Archive for February, 2010
Next Saturday, a good chunk of us will be going through a seminar on How to Read and Understand the Bible. As I prepare for it, I’m trying to get a clearer grasp on what challenges we face in reading and understanding Scripture. Can you help by taking the poll below?
Here’s a link to this book, When Helping Hurts: How to Alleviate Poverty Without Hurting the Poor and Yourself.
Today’s Spiritual Growth Principle: Develop spiritual friendships for encouragement and accountability.
Lone-ranger Christians are defeated Christians. You need people in your life. Otherwise, the Bible makes it clear that you will be in danger of falling prey to the deceitfulness of sin:
Take care, brothers, lest there be in any of you an evil, unbelieving heart, leading you to fall away from the living God. But exhort one another every day, as long as it is called “today,” that none of you may be hardened by the deceitfulness of sin. (Hebrews 3:12-13)
How have you seen God work in your life through other people?
Today’s Spiritual Growth Principle: Repent.
One major thing that prevents spiritual growth is sin that we don’t deal with. Wayne Grudem defines repentance as “A heartfelt sorrow for sin, a renouncing of it, and a sincere commitment to forsake it and walk in obedience to Christ.” Are you harboring some kind of sin in your life? Is there an area of disobedience that you are unwilling to deal with? David describes the life-sapping nature of holding onto sin:
Blessed is the man against whom the Lord counts no iniquity, and in whose spirit there is no deceit. For when I kept silent, my bones wasted away through my groaning all day long. For day and night your hand was heavy upon me; my strength was dried up as by the heat of summer. I acknow¬ledged my sin to you, and I did not cover my iniquity; I said, “I will confess my transgressions to the Lord,” and you forgave the iniquity of my sin. (Psalm 32:2-5)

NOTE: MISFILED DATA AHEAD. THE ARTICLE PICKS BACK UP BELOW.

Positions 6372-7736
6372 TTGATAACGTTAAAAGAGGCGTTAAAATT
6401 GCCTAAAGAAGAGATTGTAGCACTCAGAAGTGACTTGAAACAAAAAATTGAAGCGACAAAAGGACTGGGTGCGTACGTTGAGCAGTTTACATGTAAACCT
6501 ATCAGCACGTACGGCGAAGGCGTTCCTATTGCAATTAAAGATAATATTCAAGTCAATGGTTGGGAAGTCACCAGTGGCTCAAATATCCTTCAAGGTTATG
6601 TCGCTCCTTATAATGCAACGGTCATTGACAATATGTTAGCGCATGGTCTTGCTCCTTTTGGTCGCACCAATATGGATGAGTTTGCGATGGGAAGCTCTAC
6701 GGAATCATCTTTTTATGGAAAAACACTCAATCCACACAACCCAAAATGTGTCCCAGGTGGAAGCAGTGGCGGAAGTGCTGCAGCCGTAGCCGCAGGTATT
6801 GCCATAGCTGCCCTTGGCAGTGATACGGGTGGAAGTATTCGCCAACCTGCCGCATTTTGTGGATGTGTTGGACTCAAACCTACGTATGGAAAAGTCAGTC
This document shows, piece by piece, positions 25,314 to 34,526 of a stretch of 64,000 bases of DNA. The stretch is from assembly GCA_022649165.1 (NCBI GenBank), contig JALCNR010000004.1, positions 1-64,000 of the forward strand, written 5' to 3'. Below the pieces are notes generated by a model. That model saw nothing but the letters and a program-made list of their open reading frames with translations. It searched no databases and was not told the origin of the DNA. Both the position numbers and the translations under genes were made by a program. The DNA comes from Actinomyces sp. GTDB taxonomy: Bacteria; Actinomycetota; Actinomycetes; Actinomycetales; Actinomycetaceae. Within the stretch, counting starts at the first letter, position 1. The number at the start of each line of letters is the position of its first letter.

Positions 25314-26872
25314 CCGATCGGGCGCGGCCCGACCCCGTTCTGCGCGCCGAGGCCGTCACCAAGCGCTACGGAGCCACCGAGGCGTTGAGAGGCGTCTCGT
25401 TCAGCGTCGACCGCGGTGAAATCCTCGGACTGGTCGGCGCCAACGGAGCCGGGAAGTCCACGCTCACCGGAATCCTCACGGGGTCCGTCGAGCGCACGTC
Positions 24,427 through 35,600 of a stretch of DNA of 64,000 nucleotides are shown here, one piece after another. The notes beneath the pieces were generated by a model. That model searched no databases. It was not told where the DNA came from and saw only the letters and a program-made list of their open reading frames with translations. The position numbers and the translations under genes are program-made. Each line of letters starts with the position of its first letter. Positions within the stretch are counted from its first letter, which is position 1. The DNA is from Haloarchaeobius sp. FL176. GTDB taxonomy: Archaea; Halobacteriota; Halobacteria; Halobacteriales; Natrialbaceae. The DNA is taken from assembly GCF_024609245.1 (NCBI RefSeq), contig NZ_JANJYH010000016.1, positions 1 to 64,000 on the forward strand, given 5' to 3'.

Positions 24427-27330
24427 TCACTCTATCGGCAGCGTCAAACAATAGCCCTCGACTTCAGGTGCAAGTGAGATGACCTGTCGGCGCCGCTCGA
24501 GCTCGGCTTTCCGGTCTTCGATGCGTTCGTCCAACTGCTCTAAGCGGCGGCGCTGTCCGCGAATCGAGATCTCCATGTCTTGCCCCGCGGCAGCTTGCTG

How have you seen repentance be a catalyst to spiritual growth?
Today’s Spiritual Growth Principle: Increase your spiritual risk level.
People who put themselves in more spiritually challenging situations often find that they are more aware of their need for God and his work in their life. Do you need to start serving on a Ministry Team at church where you’ll have to sacrifice and rely on God’s help to use you? Do you need to start serving needy people outside the church? Do you need to share your faith with more non-Christians who will ask you tough questions? Do you need to give more financially in a way that causes you to be increasingly dependent? Do you need to take a role where you are leading or teaching others? People who put themselves in risky, uncomfortable, and sacrificial situations often find that it is a significant catalyst for growth.
How have you seen God work in your life through risk? What risks could you take for the kingdom?
Today’s Spiritual Growth Principle: Spend regular time prayerfully reading Scripture.
A secular research company recently did a survey of thousands of people from dozens of churches and found that the most catalytic activity that drove spiritual growth was personal time reading the Bible. The company came to the churches and said, “People need to be reading their Bibles!” We agree. (Click here for a related post on this research)
As you read, ask the following questions and, if possible, write down the answers: What does this passage teach me about God? What does it teach me about humankind and me? How would my life be different if I applied these truths to my life? (Thanks, Susan!)
Need help deciding what to read? See Justin Taylor’s blog for some helpful Bible reading plans:
Once you’ve read some Bible truths, don’t stop there! Pray to God about the things he has revealed through your reading. Share with him the struggles and triumphs you have. Ask for his help in your life to apply his word. Praying people are growing people.
What else helps you prayerfully study God’s Word?
Today’s Spiritual Growth Principle: Grow in your understanding of the gospel.
We believe that the gospel is not just the A-B-C’s of the Christian life, but the A-to-Z of the Christian life. The gospel is the good news that God has sent his Son Jesus Christ into the world to 1) rescue us from judgment for sin, 2) give us a new life of friendship with him, and 3) ultimately restore creation so that we can enjoy him forever. You should constantly dwell on this amazing truth that God loved you at your very worst and saved you by sheer grace.
Some resources that will help you grow in the gospel: